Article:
“We wouldn’t be buying the paper if it wasn’t progressive, let’s put it that way,” Rivett said. “Jordan and I are both first-generation immigrants and believe in equality and social justice … but the most important thing is that the largest circulation of news in this country comes from progressive journalism.”
Bitove added that they would do nothing to “interfere” in the editorial independence of the newspaper. “Investigative journalism and the progressive philosophy of Torstar has brought it to where it is,” he said.
John Boynton, Torstar’s publisher and CEO said that Bitove and Rivett had been very vocal about preserving the Atkinson principles and “gone out of their way to publicly state as such.”
The acquisition will also involve the appointment of former Ontario Liberal premier, David Peterson as Vice-Chair of the company, as a custodian of sorts of the Atkinson values. “We don’t want to be a soft, right-wing brand. I have total faith in Jordan’s and Paul’s judgement and commitment to this venture,” Peterson said.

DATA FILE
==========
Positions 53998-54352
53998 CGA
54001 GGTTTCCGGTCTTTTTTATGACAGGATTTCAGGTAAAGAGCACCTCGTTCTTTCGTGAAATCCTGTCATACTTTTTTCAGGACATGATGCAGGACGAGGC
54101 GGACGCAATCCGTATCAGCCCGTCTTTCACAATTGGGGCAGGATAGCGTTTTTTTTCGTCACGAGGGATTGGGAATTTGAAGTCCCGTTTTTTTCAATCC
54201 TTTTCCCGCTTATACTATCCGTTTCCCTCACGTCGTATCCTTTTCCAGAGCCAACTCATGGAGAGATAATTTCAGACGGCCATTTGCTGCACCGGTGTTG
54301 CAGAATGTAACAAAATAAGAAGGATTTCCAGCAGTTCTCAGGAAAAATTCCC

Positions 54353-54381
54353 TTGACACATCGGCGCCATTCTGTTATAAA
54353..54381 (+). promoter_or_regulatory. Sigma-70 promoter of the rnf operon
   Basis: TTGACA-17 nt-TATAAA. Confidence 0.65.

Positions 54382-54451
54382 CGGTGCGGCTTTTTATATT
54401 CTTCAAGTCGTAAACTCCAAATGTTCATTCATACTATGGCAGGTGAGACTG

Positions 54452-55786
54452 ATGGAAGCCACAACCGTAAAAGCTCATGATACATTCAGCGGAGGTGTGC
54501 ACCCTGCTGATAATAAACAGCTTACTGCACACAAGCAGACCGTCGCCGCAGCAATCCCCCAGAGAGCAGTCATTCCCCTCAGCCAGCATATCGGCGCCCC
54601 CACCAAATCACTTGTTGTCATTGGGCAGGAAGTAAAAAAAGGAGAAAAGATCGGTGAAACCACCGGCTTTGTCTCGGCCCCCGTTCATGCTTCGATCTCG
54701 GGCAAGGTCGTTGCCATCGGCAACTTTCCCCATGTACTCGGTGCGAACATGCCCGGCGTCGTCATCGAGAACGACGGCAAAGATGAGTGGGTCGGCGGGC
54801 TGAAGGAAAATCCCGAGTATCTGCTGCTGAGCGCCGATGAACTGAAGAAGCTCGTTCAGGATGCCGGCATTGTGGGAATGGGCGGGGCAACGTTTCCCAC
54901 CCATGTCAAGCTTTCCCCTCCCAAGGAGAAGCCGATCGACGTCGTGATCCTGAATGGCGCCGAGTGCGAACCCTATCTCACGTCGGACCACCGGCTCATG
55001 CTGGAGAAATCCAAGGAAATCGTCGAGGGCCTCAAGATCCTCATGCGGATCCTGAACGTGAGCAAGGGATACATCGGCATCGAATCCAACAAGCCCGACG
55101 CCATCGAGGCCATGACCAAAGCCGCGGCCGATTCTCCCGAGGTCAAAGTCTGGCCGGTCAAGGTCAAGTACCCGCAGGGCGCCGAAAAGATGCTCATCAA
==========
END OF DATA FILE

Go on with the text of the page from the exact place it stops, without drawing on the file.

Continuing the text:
John Bitove Jr., a Canadian businessman whose ventures have extended into the food, sports, radio, real estate, and wireless sectors, says his younger brother, 55, has “been involved” in many of his businesses over the years.
“(With the) Raptors, Air Canada Centre, Olympic bids, he has been a great wingman and now he gets to lead this important asset,” Bitove, who is four years older than his brother, told the Post.
“I actually gave my Toronto Star paper route to him when I ‘retired’ delivering newspapers (at the old age of 14).”
He described the Torstar takeover and privatization as “a very complicated deal with lots of work to do,” adding that Phil Evershed, his partner at alternative asset manager PointNorth Capital, advised his brother and Rivett on the deal.
“Paul and and Jordan have known each other over 10 years and have been searching for something to buy together,” said Bitove.
“And now they will be fixing an important Canadian asset.”
— With files from Financial Post staff